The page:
Kin, One Year in

Ted Livingston
Sep 26, 2018 · 4 min read

It’s been one year since the Kin token distribution event. Since then we have been following a three step strategy to make Kin the most used cryptocurrency in the world:

  1. Create a scalable blockchain
  2. Launch Kin inside Kik
  3. Expand the ecosystem to other apps

We have made great progress on all three.

Create a scalable blockchain

We iterated through a number of options, starting with Ethereum, then Stellar, then combining Ethereum and Stellar, and then combining Ethereum with our own custom fork of Stellar. Getting to this latest step has unlocked the scale and usability necessary to unblock step two and three of the strategy, allowing developers like Kik, Kinit, Perfect365, and the 40 developers in the Kin Developer Program to start building mainstream consumer applications.

That said, there is still work left to do: independent federation nodes need to come online, the anti spam system that allows for zero transaction fees needs to launch, and the atomic swaps that combine Kin on Ethereum and Kin on our Stellar fork needs to be perfected. Once this is complete, the Kin Blockchain will support the scale and simplicity that developers need, while allowing Kin to be seamlessly and securely bought, sold, and used across the Kin Ecosystem.

Launch Kin inside Kik

We launched the first utility at the conclusion of the token distribution event last year, allowing users in Kik to use Kin to unlock exclusive stickers based on their balance. We then moved to allowing users to earn and buy stickers. However, this quickly crashed the Ethereum network, which is when Kin decided to move app transactions to Stellar.

Kik helped support scalability studies, with Kik users creating test transactions from hundreds of thousands of real devices. Kik also helped co-create the Kin SDK that used the Stellar fork and launched premium chat themes.

Chat themes have helped test the boundaries of reliability and usability (such as transactions times, and backup and restore), something that large and valuable app communities need to see before rolling out features to their millions of users who expect seamless experiences. As these scalability and usability challenges get worked out, expect to see more mainstream Kin features from Kik and others.

Expand the ecosystem to other apps

We launched Kinit, a way for brands to pay you for your attention, becoming the first iPhone app in the world to get approved by Apple for earning and spending crypto. This, combined with Kik users, gave Kin more active users than all Ethereum dapps combined.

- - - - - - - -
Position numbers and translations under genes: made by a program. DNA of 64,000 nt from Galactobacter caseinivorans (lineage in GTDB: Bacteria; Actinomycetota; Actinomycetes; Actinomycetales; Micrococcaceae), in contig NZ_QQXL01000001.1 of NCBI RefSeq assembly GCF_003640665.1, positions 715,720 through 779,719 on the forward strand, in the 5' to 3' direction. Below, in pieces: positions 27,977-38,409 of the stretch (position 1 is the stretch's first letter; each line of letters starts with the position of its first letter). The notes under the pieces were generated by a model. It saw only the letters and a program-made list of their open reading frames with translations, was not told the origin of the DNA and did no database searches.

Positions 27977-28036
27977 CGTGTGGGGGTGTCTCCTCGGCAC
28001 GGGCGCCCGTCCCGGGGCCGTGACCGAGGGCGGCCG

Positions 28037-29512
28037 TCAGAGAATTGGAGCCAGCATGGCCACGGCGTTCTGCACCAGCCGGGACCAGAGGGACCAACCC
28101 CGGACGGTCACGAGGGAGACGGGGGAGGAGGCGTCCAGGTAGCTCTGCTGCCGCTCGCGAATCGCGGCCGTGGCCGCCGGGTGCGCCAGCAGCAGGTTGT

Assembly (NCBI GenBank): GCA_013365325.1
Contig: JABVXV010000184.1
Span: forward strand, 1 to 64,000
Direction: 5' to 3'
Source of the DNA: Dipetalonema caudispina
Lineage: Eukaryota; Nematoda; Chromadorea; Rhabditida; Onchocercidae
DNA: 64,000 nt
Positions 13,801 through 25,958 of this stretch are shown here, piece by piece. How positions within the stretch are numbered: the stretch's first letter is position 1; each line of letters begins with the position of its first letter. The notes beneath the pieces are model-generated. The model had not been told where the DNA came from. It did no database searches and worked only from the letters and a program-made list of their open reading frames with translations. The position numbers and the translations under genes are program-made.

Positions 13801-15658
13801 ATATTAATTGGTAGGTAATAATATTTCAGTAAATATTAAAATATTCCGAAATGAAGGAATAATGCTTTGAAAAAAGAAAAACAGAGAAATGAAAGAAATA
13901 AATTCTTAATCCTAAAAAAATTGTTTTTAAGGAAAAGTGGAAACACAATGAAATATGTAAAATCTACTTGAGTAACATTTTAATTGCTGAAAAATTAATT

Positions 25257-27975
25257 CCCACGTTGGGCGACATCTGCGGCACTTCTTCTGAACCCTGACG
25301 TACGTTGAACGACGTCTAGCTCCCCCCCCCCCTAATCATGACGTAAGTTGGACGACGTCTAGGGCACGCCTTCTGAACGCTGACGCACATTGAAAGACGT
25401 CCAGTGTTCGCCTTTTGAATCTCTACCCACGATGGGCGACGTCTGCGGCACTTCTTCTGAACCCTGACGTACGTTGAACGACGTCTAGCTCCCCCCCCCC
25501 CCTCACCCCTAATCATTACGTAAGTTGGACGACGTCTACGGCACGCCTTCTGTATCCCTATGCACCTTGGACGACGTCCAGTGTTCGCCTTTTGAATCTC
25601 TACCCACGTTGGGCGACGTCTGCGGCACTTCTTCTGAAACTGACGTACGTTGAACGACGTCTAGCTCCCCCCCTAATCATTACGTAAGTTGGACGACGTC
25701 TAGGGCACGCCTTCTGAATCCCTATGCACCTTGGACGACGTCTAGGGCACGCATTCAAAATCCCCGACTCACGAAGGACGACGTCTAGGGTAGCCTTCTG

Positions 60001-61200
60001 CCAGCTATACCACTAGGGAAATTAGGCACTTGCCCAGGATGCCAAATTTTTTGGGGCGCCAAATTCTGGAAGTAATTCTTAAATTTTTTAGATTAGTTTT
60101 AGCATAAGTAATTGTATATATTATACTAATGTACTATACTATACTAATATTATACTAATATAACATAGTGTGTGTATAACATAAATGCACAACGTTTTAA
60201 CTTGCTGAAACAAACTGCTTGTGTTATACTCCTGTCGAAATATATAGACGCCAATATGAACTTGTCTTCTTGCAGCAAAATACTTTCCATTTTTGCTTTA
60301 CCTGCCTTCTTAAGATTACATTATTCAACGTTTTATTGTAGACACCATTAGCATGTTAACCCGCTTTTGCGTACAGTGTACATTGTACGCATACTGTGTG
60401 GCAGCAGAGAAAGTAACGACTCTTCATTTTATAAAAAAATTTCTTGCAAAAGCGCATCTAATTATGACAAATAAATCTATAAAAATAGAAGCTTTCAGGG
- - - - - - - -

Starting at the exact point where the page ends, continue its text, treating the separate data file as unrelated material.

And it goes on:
Kin worked with large partners, like Blackhawk Network, IMVU, Perfect365, and Unity, who are excited about the Kin vision and business model. Like Kik, they need a blockchain and SDK that is scalable and reliable with out of the box features such as backup and restore. Expect more integrations as these features are built and proven. This is also what is needed to unblock launching with platforms like Unity.

Finally, Kin has also launched the Kin Developer Program, selecting 40 developers to participate in the program. Because the Kin Blockchain doesn’t yet have the anti spam measures in place to protect itself, only developers who are accepted into the program can work with the Kin Blockchain. Once the anti spam system is in place, this will change. And once these 40 developers are live, it will also create enough usage and diversity of transactions to start rolling out the Kin Rewards Engine.

Don’t Hate the Player, Change the Game

What has also become clear in the past year is how much the world needs Kin. We have seen consumer companies increasingly struggle to compete. We have seen acquired founders get pushed out after being promised independence. And we have seen consumers creating even more value, but continuing to see none of it.

We need to change the game. We need a way where developers can compete on a level playing field. A way where consumers and developers are put on the same team. A way where we can all win together by working together.

When we first created Kik it took almost two years of building before Kik went viral. We had to develop the right components and get the right pieces in place. Some days, we made more progress than others. But then one day in 2010 it all came together, and seemingly overnight, Kik became the fastest growing app in history.

Today it feels like we are in a similar place. Problems are being solved. Pieces are getting put in place. But step by step we are getting there, creating a new game. A game the world needs. A game we can all win at together.

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